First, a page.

Fri, Feb 09, 2007 - Page 6 News List

Palestinian eyes on Fatah, Hamas meetings in Mecca

PURSUING PEACE The Mecca talks were the latest effort by President Abbas to try to forge a unity coalition and to ease an international aid boycott


Saudi Arabia's King Abdullah, second left, meets with Palestinian President Mahmoud Abbas, left, Hamas leader Khaled Meshaal, second right, and Palestinian Prime Minister Ismail Haniyeh in Mecca on Wednesday.


While Hamas and Fatah leaders met in Mecca in a last ditch attempt to avert civil war, gunmen in the Gaza Strip fortified their positions in case the talks fail.

A ceasefire has largely held since Sunday, ending four days of battles that killed more than 30 people in the worst violence since the infighting began last May. Many feared a new round of infighting if the Mecca talks do not result in an accord.

Previous truces have quickly collapsed, in part because politics in Gaza overlap with clan rivalries, steeped in a culture of revenge.

The Islamic militant Hamas and the Fatah movement of moderate Palestinian President Mahmoud Abbas have been locked in conflict since Hamas won an election a year ago and ousted Fatah from power.

A 6-year-old boy wounded during clashes on Feb. 1 died on Wednesday, hospital officials said.

Abbas has been trying to forge a unity coalition to bring his party back in and ease an international aid boycott imposed on the Hamas-led government. The Mecca talks are just the latest effort.

Many Palestinians were anxiously watching the Mecca talks on Wednesday.

Imprisoned West Bank Fatah leader Marwan Barghouti, serving multiple life sentences in an Israeli prison for involvement in fatal attacks, demanded results.

"If the dialogue currently taking place in Mecca fails, history will have no mercy on those who took part, and they will not soon be forgiven by the Palestinian people," he was quoted in an e-mail sent to AP.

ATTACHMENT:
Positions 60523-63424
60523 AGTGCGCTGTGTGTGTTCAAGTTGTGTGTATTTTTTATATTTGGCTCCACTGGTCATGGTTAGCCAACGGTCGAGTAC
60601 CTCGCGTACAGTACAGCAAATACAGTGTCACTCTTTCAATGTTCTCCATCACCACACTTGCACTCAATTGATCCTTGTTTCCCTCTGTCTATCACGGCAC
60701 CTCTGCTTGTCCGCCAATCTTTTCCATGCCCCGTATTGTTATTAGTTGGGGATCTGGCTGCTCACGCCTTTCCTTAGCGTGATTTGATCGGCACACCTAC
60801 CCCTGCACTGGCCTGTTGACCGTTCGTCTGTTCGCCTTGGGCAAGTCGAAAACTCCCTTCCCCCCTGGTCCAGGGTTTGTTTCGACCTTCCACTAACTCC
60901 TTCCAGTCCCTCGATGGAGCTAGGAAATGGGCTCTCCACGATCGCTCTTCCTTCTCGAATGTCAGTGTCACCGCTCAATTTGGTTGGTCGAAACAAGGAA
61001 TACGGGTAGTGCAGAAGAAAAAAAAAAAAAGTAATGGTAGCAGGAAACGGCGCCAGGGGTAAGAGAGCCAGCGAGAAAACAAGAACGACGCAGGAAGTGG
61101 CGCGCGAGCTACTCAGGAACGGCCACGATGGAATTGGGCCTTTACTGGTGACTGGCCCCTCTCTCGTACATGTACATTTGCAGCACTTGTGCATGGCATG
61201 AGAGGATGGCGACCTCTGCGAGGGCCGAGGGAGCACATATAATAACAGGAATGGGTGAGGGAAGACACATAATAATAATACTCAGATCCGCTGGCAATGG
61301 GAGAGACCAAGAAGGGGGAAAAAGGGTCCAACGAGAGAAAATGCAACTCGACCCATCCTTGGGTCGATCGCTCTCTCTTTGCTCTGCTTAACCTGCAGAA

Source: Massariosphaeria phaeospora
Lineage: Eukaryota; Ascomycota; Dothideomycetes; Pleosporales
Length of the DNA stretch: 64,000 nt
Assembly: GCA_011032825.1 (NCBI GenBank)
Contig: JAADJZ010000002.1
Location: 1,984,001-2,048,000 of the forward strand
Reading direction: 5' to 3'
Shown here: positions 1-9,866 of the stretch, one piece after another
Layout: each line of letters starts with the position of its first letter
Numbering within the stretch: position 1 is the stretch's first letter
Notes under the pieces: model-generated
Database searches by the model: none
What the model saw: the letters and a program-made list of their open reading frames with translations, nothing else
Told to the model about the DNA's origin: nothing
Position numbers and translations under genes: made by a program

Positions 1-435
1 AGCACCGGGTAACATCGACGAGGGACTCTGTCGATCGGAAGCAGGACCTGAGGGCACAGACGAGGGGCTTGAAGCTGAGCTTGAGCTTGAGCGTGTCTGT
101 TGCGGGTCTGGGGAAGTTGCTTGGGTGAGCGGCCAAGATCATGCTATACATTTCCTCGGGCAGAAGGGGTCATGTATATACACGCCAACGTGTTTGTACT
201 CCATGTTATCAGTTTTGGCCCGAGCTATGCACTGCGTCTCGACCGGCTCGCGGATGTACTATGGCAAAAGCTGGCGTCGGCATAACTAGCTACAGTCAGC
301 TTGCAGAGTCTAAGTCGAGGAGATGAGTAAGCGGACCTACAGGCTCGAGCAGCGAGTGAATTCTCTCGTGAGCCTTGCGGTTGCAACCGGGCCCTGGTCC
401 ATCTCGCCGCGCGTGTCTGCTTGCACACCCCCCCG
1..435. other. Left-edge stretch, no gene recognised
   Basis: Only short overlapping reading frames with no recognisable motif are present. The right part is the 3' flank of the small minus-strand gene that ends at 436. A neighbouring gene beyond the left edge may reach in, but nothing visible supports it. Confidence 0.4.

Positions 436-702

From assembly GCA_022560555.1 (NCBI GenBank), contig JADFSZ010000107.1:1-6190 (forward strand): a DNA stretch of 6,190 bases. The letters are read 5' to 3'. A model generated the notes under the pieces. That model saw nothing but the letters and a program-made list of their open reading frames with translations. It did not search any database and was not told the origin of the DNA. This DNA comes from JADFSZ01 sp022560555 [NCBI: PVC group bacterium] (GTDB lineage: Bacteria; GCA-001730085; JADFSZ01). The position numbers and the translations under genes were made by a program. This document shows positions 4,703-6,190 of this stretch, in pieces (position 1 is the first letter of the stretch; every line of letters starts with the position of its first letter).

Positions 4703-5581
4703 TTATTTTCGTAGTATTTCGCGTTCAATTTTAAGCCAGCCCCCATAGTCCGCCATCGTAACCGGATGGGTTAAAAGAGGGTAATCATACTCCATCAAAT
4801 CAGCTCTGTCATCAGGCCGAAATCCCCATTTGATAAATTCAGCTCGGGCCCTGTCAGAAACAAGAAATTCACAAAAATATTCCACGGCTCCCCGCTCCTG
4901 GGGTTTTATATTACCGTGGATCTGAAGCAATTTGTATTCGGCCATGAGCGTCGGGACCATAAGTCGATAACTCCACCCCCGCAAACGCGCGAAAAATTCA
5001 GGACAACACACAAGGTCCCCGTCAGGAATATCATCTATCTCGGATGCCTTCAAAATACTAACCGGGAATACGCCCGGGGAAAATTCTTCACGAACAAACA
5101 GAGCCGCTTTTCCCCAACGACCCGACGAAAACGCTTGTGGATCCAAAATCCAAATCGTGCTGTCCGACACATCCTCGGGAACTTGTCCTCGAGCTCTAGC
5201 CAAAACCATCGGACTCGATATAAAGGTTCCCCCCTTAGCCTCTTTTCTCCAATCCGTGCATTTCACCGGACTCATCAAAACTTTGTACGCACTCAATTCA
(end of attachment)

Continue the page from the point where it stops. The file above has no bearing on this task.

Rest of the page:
In Gaza City, Hani Rajab, 23, said his street stand with batteries, tapes and cards was doing good business.

"People are finding ways to waste time. They are buying card games," he said, but was skeptical about prospects for an agreement.

Another vendor, Mazen Kheil, 27, said people were buying dried foods that can be stored easily -- a sign they expected more violence.

At Gaza City's Shifa Hospital, 62-year-old Said Sarhan visited a cousin, a bystander wounded in the fighting.

"We are fed up with both of them [Hamas and Fatah] and we are victims of both," he said.

Every report of a violation threatened to re-ignite the violence. Gunmen reinforced rooftop firing positions in Gaza City, sandbags were added to street positions and cement blocks taken from a nearby marina were set up around Abbas' compound.

The clan element surfaced on Wednesday after a late-night shooting. Hamas said members of the Abbas-allied security forces stopped a vehicle carrying Hamas gunmen, lined them up facing a wall and opened fire, killing one and wounding four.

Hamas spokesman Ismail Radwan said the attack was a "blatant violation" of the truce.

However, the local Dughmush clan said it carried out the attack to avenge two family members killed in December by Hamas. Ahmed Dughmush said they planned more attacks against Hamas militants he suspected of involvement in the killing of his relatives.

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